Intel Mobile HM65 Chipset

Nbmopidevi

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Apr 23, 2013
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Hi everybody,
Presently i own a Samsung laptop which equipped with,
Intel HM65 Chipset,
Intel Pentium Processor,
a S-ATA II Hard Drive (5400RPM),
DDR3 System Memory at 1,333MHz,
and with Intel HD Graphics.
For your kind reference of product, NP300E5Z-A0TIN

I have come to know after some search on Intel HM65 chipset, it will support 2nd Generation of Intel Core processors (i3, i5, i7) and PCI express slot.

I want help from you people,
can i upgrade my laptop with any of Intel Core Processors, and any of Graphic card ??
If yes! Which could be the best one.!

Thanks in Advance.
 

Rragar

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Apr 21, 2013
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Laptops that come stock with integrated graphics can not normally accept dedicated graphics cards, unfortunately. In most cases, those that do come with dedicated graphics normally have them soldered to the motherboard somehow. The rest uses MXM slots to accomodate a variety of graphics cards, though this is normally reserved for mid and high end laptops. I know this is not what you wanted to hear (I know the feeling, I've been there once) but if your laptop had an MXM slot available, it would already include a dedicated graphics card.

As for the processor, the chipset itself is indeed compatible with the processors you mentioned. However, that doesn't necessarily mean the laptop comes with adequate BIOS support for these components. Your best bet would be to investigate and see if anyone has successfully managed to upgrade the processor on your laptop model, but I doubt it has been attempted (I checked and didn't find anything). I don't think the upgrade is worth attempting: you're likely to end up spending money on a brand new processor you won't be able to use, and then you'll have to see about selling it to get some of your investment back.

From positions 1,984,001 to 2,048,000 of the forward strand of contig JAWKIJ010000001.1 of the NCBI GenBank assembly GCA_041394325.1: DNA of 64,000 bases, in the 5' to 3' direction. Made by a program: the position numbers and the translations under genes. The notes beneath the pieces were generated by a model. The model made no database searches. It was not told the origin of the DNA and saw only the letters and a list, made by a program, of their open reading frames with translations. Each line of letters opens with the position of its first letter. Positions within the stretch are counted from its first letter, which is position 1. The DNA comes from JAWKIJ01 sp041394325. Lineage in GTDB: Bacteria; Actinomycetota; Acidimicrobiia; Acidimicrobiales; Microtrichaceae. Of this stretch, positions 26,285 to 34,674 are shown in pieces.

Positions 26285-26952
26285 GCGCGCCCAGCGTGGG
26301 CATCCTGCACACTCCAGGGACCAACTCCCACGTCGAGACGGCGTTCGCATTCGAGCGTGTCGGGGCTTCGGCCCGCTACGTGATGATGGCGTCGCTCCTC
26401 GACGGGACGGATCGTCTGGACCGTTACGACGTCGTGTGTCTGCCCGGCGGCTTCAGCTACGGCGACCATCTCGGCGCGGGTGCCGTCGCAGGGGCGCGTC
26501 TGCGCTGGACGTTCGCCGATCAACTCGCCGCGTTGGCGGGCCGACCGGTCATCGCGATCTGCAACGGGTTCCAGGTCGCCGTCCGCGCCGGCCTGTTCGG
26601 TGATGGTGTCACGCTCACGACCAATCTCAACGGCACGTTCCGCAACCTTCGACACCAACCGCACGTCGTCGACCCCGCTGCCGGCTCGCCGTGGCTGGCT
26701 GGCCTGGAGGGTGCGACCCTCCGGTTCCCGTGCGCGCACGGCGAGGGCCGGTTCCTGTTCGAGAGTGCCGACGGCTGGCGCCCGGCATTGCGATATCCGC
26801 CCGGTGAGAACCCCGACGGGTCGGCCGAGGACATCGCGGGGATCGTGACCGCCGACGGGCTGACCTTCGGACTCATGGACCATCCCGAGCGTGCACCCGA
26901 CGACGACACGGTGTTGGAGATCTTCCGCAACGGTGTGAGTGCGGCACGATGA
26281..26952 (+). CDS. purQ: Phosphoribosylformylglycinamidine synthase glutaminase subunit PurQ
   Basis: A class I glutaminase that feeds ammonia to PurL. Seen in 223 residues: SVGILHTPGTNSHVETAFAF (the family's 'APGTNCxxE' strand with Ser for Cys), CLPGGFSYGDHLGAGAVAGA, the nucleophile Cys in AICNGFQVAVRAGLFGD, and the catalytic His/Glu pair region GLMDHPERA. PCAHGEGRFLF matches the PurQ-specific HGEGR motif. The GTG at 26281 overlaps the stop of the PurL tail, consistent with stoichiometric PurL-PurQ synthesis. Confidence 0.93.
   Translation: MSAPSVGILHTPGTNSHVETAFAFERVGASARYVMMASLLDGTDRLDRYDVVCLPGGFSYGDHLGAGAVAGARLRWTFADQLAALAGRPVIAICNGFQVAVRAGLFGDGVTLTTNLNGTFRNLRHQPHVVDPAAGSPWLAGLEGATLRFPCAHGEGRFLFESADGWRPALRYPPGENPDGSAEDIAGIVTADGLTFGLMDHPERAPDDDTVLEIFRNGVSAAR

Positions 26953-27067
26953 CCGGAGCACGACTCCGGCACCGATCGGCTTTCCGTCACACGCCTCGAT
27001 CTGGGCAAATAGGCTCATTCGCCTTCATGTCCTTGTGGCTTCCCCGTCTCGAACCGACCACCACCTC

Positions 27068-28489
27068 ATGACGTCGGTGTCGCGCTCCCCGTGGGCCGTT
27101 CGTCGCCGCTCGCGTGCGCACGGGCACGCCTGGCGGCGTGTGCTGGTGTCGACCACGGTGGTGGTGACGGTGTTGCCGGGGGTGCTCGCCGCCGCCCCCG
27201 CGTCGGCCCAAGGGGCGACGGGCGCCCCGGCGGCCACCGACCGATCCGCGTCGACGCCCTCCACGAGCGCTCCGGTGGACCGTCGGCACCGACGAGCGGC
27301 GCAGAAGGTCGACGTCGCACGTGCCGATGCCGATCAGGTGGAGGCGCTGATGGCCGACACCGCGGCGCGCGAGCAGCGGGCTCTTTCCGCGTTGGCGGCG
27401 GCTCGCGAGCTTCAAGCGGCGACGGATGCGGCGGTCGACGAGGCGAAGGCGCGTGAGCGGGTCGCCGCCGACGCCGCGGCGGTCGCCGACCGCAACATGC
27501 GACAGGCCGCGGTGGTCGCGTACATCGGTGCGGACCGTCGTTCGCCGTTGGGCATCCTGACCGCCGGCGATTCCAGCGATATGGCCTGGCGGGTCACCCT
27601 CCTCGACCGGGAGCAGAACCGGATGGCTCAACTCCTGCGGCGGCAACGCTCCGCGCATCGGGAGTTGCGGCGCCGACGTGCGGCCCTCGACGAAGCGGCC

A Pentium processor is something I would have skipped, considering how old they are. If you don't mind me asking, what do you want to be able to do with your laptop? Depending on this, you may or may not need the upgrades. The particular model you have is intended for office use.

If you do need the upgrades, however, then I'm afraid you will have to acquire a new laptop. Most laptops aren't upgradeable, and those that are, offer varying degrees of upgradeability that don't match desktop-level upgradeability.
 

Nbmopidevi

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Apr 23, 2013
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Thanks for your time to explain me such deeply :) .
I understand, i am wishing to make risky investment, though it is helpful if succeed.

coz i want to upgrade to core processor , so that i could use it for gaming and extra tasking 12hrs a day.
now itself it was being used for educational purpose only.
 

Rragar

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Apr 21, 2013
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You're welcome.

If you want a gaming-capable laptop that would be powerful enough for playing games on high settings, then in most cases you're looking at a 1200+ USD investment, approximately. If your budget allows you to go higher, then by all means do.

I'd go for an i7 processor. You don't need the top of the line, something such as the 3610QM will be sufficient. Since gaming is your primary concern, then you want a powerful graphics card - I would start at the high-range (with something such as a 660m from NVidia) and go as high as the budget would allow. When it comes to games, the graphics card should be your first priority.

If such a system is beyond the budget, there's quite a few good deals out there. You could settle with an i5 processor and a mid-range graphics card, and that would be a significant price drop over the previous alternative.
 

Nbmopidevi

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Apr 23, 2013
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Thank You Rragar :)
I will keep that in mind while choosing. but i would like to build a desktop killer rather laptop for gaming that's a another story ;).
for now i would like to upgrade my laptop(if possible) so that giving some strength to it to perform tasks in better and fast.
you are very helpful :) thank you.
 

Rragar

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Apr 21, 2013
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You could upgrade the RAM and the hard drives.

One possibility, would be to swap the hard drive for a faster one (either 7200 RPM or SSD). A Solid State Drive will represent a vast improvement in this regard, but will also be rather expensive. Both will, of course, grant you faster data read/write speeds, but will not improve data processing speeds.

You didn't mention how much RAM you have, but as long as you don't approach full capacity on a regular basis, you don't need to add more RAM.

These two upgrade possibilities are not necessarily needed in your case. Evaluate them, and decide for yourself.

Those are the only certain things you can do hardware-wise. Software-wise, disable unessential background tasks and keep your drivers up to date.


If you really, truly want to take your chances with the processor, then I'd get the cheapest 2nd gen laptop i5 I could find (they're around 200 USD), some thermal paste, and try to find a disassembly guide for your laptop. Like I said before, though, I would not recommend this.
 
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